So you’ve established a bedtime routine, gotten baby onto a schedule, and your little one is sleeping soundly through the night.
All of a sudden, baby’s got a cold, or a fever, or an ear infection, and you’re starting to backslide into the habits that led to fitful nights in the first place.
In today’s video, I’ve got some advice for those unfortunate and confusing periods when your baby’s under the weather, and tips for getting them back on track as soon as they’re feeling better.Rather read than watch? Click here.
I’m gonna give you some tips today on how to handle sickness so it doesn’t derail all of your progress.
Alright, now, the very first mistake most people make when their baby is sick is that they pull their baby into their bed. Now, I get it. It’s no fun to see your little one suffering.
The truth of the matter is, when everyone is sick, we are going to have much more fragmented sleep. We’re not comfortable. Our nose is stuffy. We’re coughing. There’s no possible way anyone could sleep well and solidly through the night. So, plan for some nighttime wake-ups. It’s just gonna happen.
But, there’s no reason why you need to pull your baby into your bed. A night or two in bed with you, now she could decide that that’s the place she wants to be every night. And, six months later, she’s still in your bed.
So, if you’re really concerned about her, and you want to keep an eye through the night, then go to her. Pull in a mattress or air mattress, and plop down on the floor for a couple of nights so you can keep a close eye, and respond to her when she needs you, but not the other way around. It’s much easier to get you out of the room than to get her out of your bed.
The second mistake people make is that they start, they go back to old props. The most common one is to start feeding again in the middle of the night. Remember, you’ve worked really hard to get off night feedings. She’s used to no night feedings.
There’s no real reason to go backwards, unless, of course, your doctor is concerned, if she’s been running a high fever for several days, sometimes a recommendation is to give some sort of fluid source through the night.
It doesn’t necessarily have to be feeds. If you do that for more than three nights, then there is a very high likelihood that this becomes a new habit. And, you’re doing that the fourth night, and the tenth night, and so on, and you’re right back into the middle of the night feeds. So, if you’re going to do it, I would encourage you think it through.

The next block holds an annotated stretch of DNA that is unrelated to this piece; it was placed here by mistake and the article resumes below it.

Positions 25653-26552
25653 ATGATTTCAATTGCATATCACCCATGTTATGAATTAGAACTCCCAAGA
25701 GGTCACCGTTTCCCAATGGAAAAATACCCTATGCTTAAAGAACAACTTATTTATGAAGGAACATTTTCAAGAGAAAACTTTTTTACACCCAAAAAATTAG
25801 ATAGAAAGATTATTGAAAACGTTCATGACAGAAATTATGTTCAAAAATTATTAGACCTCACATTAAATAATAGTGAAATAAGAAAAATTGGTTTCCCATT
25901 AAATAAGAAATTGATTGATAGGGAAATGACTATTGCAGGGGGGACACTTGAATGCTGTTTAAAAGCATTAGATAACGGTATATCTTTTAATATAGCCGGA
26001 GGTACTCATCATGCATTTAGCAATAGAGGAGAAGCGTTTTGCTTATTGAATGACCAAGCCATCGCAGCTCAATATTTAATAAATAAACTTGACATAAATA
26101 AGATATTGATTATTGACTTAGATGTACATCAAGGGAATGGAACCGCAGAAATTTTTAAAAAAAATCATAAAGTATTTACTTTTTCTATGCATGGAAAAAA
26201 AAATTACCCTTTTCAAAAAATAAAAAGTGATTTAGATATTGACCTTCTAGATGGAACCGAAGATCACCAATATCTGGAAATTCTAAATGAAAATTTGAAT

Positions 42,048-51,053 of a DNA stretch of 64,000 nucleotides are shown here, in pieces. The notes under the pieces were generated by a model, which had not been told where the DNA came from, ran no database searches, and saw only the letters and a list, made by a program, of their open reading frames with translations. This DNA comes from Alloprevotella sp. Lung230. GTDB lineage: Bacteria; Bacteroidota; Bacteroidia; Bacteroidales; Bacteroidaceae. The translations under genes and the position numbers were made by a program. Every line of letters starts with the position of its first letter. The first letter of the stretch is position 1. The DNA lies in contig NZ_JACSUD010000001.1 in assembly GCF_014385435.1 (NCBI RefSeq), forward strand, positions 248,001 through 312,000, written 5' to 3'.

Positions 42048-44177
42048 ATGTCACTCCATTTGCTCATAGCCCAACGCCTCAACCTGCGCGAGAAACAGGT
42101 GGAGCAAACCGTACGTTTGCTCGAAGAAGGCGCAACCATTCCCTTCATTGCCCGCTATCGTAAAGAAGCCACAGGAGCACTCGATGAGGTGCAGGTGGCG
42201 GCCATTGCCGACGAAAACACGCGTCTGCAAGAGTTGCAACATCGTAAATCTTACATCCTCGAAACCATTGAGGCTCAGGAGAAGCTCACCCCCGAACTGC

Is it really necessary? Could we offer something else instead? Maybe some water? So that we don’t get back into the middle of the night feeds. Or, things like rocking your baby in the middle of the night.
The good news is, if they’re really good at their own skills, then they won’t really want you to mess around with them too much.
I can remember my middle son having basically a whole year of one ear infection after the other. He would accept a little bit of cuddles, and he would be happy to see us in the night, but then he would push away, and want to go back to his own crib. He was kind of like, okay, thank you for the cuddle, now back to my own bed, please.
So, they really won’t want you to mess around, so don’t force it. Don’t try to rock baby to sleep in the middle of the night.
Now, what happens if you’re in the middle of doing the Sleep Sense program, and baby gets sick right in the middle of it all? That’s unfortunate when that happens, but it does happen, right?
So, my advice is try to keep going with the program because you don’t want to confuse baby by waffling or going back to old ways. Try to stay consistent with it. You can always increase your comfort level, though, and this would apply to any baby. Definitely go in. You don’t need to wait any length of time.
Go in, have a cuddle, wipe their nose, give them water, whatever you need to do to make them more comfortable. Then, back into the crib to use their own strategies for getting back to sleep at that point.
So, if you just keep those few things in mind, you’re gonna breeze through sickness with relatively little upset to your baby’s sleep habits and schedule. Then, once the illness passes, she should go back to becoming that super star sleeper that she’s always been.
Thanks so much for watching today. Sleep well.
If your baby, infant or toddler is having trouble sleeping through the night, help is just a click away! The Sleep Sense Program has helped over 57,00 parents to get their kids sleeping 11-12 hours through the night AND taking long, restful naps during the day. If you’re ready to get started today – I’m looking forward to helping you!